For spelling, here’s a spelling activity that enables kids to learn to spell not just ONE word at a time but gain experience in spelling many similar words within a short period of time. A teacher asks children to change, add, or remove one sound of a word at a time as they hear each successive word:
r i ng
r a ng
s a ng
s i ng
s t i ng
s t u ng
s u ng
s u n k
s a n k
th a n k
th i n k
th i ng
And so on. In this word-chaining and -changing activity*, kids are engaged in attending to specific information about units (letter representations for phonemes) that compose parts of larger meaningful units (words). As a teacher gives helpful feedback by affirming or helping them to make correct changes, students learn a useful skill (saying or hearing a word in useful segments and assigning letters to the sounds) that they can use in the future. Kids find this activity fun, especially when appropriate choices of words for their level are used.
As a teacher walks around and gives students encouragement and feedback, she also is gathering feedback about her teaching. She can adjust the task so that it is at an appropriate level of challenge by manipulating the number of sounds and/or the letter representations that are used in target words.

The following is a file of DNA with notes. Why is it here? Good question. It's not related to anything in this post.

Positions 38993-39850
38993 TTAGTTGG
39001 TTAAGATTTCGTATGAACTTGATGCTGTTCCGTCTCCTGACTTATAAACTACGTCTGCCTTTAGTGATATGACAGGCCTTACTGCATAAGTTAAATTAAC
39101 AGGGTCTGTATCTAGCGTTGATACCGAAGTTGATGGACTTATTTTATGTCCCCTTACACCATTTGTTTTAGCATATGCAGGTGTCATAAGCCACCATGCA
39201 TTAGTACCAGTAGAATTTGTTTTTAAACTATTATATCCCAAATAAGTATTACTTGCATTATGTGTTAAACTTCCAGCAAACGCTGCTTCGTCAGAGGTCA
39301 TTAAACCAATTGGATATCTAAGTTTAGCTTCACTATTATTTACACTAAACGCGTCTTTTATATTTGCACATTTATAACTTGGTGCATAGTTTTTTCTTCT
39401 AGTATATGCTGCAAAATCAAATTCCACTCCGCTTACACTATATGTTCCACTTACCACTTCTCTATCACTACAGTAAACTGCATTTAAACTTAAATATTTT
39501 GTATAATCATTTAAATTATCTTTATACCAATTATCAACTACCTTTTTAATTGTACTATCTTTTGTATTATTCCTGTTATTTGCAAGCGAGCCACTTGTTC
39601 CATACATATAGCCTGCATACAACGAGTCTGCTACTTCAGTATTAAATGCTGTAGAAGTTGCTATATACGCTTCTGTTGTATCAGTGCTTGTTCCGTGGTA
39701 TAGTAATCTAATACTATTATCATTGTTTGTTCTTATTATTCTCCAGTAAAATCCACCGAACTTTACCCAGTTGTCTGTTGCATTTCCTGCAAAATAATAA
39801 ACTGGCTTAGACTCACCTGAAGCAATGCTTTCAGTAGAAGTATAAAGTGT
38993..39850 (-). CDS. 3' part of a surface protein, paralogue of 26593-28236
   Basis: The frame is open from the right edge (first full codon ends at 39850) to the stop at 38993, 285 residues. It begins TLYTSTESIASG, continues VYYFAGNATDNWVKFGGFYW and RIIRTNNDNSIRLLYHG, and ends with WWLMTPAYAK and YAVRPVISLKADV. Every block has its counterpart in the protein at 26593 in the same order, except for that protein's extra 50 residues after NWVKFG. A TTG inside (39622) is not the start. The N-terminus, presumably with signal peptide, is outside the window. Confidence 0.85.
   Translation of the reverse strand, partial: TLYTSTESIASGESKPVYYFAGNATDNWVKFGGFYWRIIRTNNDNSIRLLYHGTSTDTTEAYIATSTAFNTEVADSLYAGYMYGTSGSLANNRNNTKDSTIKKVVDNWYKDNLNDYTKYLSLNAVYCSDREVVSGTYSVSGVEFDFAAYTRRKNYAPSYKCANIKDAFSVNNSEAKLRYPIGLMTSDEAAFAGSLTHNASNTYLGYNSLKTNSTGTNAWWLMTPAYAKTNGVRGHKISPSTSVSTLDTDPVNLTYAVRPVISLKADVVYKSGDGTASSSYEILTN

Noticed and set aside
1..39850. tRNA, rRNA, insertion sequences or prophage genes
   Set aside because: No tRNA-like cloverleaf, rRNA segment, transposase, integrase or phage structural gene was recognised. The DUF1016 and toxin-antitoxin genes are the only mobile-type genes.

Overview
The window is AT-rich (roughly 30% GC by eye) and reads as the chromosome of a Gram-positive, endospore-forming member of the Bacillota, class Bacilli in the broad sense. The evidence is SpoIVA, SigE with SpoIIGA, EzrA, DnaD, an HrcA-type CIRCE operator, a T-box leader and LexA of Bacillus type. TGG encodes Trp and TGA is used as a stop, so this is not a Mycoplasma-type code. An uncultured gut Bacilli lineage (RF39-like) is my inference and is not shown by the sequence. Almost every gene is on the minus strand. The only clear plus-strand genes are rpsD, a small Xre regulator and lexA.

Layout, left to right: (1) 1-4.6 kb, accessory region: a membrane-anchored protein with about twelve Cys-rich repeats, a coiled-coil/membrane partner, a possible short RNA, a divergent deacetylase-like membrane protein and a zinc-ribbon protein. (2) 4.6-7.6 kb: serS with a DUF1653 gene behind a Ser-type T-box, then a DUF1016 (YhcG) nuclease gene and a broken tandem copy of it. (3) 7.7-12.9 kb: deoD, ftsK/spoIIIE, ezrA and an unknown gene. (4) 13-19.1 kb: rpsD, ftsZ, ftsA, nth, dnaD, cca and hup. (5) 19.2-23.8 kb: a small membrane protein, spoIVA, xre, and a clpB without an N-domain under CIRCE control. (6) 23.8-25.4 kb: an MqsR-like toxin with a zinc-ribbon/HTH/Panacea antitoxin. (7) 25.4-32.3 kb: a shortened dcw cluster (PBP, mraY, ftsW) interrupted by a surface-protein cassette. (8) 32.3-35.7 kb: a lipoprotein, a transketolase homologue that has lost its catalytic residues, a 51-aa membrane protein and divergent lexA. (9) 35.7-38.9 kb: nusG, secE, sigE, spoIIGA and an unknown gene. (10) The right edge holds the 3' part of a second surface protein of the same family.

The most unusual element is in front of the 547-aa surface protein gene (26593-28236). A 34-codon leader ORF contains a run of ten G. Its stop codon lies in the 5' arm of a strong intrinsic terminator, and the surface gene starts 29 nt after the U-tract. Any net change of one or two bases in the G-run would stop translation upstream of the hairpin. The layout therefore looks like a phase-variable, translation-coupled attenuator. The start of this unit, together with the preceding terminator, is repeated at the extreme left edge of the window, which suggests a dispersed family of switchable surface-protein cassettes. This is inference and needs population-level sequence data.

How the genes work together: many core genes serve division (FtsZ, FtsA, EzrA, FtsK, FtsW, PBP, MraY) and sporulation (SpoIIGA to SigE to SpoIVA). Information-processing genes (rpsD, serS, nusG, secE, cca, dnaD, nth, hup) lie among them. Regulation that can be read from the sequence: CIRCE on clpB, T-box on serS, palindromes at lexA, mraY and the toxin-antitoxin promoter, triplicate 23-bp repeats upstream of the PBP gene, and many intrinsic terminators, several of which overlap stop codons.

Kids learn to work flexibly with words instead of thinking that each word in the English language must be learned separately. If we want students to have mental representations that are richly interconnected and able to generate further learning and meaning, we need to use methods that foster connected learning instead of methods that ask kids to learn a lot of unrelated bits.
This kind of activity is also more powerful than tasks focusing on “word families” that usually change only a consonant or consonants at the beginning of a word. if kids work predominantly with word families, they may see how “ring, sing, string, bring, and thing” have the same group of letters in common but may not transfer their knowledge and skills to words that overlap in other respects such as “rang, song, sang, strong, thank, and think.” Some children also overgeneralize and may get stuck in using a certain word family, even when it’s not applicable.
Writing Each Spelling Word Three Times